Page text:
• Apart from the line item budget and programme-based budget documents, reference was made to the Budget Highlights and Budget Statement to check for the consistency of the budget data, as well as to access details/data that is not available in the line item and programme-based budget documents.

Notes on inflation and calculation of the funding gap

We have used nominal values for this analysis. In the period 2016 and 2019, the average annual inflation rate was 6% which is within the national government’s target range of 5 ± 2.5%.

The funding gap is the difference between the estimated amount of resources required to implement a programme in a particular fiscal year and the actual funds allocated for implementation of the programme. The resource requirement data was obtained from the various sectors’ medium-term expenditure framework reports for various fiscal years, whereas the actual resource allocation data was obtained from the budget documents. The funding gap, therefore, is an indication of the extent to which a programme is underfunded.

Limitation of the scope of the analysis

Due to limitations in the available data, this analysis has mainly focused on education, social protection and economic empowerment programmes that promote disability inclusion. While there are programmes that promote disability inclusion and empowerment of persons with disabilities in other sectors such as health, analysing the allocation to such programmes is constrained by a lack of disaggregated data. For instance, there is no publicly available data on the proportion of the allocations to the Health Insurance Subsidy Programme that goes to persons with disabilities. With improved availability of disaggregated data, more comprehensive analysis of disability inclusion budget allocations in all sectors would be possible.

Keywords

Persons with disabilities, people with disabilities, disability, disabled, disabilities, PWD, social welfare, special need, blind, deaf, braille, cash transfer, rehabilitation, vocation, fund, inclusion, special interest groups (SIGs), assistance, social assistance, assistive device, scholarship, sign language, marginalised, impair, visually impaired, affirmative, affirmative action, vulnerable, discrimination, equality, empowerment, grants.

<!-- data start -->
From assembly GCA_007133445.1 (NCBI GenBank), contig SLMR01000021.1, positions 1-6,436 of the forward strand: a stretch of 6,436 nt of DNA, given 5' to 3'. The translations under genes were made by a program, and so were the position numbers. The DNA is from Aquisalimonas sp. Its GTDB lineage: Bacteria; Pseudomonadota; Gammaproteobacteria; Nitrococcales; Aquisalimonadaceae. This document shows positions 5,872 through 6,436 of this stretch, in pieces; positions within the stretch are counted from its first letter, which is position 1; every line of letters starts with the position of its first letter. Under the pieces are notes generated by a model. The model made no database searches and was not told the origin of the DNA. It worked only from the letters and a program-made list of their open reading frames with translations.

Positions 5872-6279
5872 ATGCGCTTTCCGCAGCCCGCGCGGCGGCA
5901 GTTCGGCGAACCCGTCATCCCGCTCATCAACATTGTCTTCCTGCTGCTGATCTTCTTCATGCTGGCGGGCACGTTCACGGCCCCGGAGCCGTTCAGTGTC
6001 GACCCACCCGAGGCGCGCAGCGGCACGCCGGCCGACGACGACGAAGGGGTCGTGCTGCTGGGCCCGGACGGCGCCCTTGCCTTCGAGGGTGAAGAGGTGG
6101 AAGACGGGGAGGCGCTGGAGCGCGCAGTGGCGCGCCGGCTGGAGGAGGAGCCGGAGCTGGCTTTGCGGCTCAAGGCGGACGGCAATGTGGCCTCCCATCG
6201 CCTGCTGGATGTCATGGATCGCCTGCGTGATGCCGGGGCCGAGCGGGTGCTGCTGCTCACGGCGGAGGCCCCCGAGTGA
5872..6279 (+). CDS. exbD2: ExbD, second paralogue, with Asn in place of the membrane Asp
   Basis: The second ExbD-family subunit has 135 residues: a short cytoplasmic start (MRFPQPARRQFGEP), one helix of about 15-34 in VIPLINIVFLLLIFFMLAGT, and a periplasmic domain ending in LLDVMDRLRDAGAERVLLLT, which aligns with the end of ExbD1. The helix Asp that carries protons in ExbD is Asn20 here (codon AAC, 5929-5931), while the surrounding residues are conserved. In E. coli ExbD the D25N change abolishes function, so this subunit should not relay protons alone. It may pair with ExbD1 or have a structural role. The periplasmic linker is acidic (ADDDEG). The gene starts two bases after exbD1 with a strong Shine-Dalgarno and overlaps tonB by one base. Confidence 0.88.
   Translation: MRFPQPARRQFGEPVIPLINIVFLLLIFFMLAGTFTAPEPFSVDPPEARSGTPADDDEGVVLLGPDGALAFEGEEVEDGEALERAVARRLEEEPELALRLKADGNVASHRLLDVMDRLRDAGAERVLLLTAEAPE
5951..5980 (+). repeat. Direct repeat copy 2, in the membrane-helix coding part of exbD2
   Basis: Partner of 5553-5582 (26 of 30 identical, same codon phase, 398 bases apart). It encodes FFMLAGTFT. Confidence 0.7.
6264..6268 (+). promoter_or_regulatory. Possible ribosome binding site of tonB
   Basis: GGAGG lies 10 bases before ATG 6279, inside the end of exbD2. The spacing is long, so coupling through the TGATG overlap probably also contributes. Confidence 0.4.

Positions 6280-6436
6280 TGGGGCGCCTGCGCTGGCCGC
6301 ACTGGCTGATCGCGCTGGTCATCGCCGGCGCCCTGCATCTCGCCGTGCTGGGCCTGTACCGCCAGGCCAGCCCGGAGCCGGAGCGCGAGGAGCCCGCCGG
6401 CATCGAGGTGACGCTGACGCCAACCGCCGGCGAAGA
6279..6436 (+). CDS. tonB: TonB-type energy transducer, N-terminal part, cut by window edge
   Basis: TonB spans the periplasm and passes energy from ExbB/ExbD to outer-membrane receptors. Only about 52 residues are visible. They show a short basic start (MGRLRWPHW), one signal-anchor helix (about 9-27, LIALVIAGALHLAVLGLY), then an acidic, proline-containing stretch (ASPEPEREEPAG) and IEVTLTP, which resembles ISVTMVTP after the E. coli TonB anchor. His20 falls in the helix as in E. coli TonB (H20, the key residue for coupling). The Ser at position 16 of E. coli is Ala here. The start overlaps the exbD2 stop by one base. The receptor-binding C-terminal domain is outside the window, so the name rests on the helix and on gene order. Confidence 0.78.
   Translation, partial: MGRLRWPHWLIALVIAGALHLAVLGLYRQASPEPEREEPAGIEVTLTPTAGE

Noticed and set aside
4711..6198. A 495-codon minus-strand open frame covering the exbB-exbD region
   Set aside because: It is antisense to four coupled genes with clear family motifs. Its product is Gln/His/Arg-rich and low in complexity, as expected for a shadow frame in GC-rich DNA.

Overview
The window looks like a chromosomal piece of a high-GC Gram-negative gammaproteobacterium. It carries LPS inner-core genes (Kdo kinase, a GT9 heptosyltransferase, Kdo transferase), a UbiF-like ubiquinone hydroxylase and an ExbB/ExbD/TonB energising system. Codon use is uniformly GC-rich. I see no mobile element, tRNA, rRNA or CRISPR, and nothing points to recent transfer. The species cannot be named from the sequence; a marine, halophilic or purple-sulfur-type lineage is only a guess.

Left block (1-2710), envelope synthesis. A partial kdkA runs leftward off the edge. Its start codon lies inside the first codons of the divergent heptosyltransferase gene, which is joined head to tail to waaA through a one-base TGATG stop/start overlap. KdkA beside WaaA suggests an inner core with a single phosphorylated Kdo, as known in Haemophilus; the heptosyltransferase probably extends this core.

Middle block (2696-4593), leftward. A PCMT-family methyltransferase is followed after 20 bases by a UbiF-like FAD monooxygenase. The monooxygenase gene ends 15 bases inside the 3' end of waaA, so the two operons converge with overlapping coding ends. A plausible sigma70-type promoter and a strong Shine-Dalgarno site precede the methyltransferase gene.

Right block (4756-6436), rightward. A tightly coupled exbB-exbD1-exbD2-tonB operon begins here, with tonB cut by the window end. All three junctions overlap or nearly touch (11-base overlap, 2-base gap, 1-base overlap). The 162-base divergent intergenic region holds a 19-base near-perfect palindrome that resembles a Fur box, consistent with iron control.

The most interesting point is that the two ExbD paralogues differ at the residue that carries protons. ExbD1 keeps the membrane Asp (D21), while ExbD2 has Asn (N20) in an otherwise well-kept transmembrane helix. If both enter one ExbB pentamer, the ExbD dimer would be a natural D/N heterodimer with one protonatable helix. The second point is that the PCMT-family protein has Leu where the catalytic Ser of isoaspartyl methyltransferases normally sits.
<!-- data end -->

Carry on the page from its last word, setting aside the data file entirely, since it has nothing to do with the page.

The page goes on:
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Acronyms

CRPD Convention on the Rights of Persons with Disabilities
EARC Education Assessment and Resource Centres
FY Financial year
GDP Gross domestic product
KISE Kenya Institute of Special Education
MDAs Ministries, departments and agencies
NDFPWD National Development Fund for Persons with Disabilities
NFDK National Fund for the Disabled of Kenya
PWSD-CT Cash Transfer for Persons with Severe Disabilities
SDSP State Department for Social Protection

Notes

  • 1

    The budget for FY2019/20 was developed in June 2019. It was later revised twice: first in December 2019 and then again in April 2020. The first supplementary budget refers to the budget revised in December 2019 and the second supplementary budget refers to the budget revised in April 2020.

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  • 2

    The budget for FY2019/20 was developed in June 2019. It was later revised twice: first in December 2019 and then again in April 2020. The first supplementary budget refers to the budget revised in December 2019 and the second supplementary budget refers to the budget revised in April 2020.

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  • 3

    Funding gap refers to the difference between the estimated amount of resources required to implement a programme in a given financial year and the actual funds allocated for implementation of the programme. See the methodology section for more details.

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  • 5

    This commitment is backed by legislation such as the 2010 Constitution of Kenya and the 2003 Persons with Disability Act and implemented by key institutions such as the National Council for Persons with Disabilities, the State Department for Social Protection, the National Gender and Equality Commission, the State Department for Early Learning and Basic Education, the Kenya National Human Rights Commission, and county governments.

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  • 13

    This excludes allocation to the Consolidated Fund Services and county governments.

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  • 20

    The budget for FY2019/20 was developed in June 2019. It was later revised twice: first in December 2019 and then again in April 2020. The first supplementary budget refers to the budget revised in December 2019 and the second supplementary budget refers to the budget revised in April 2020.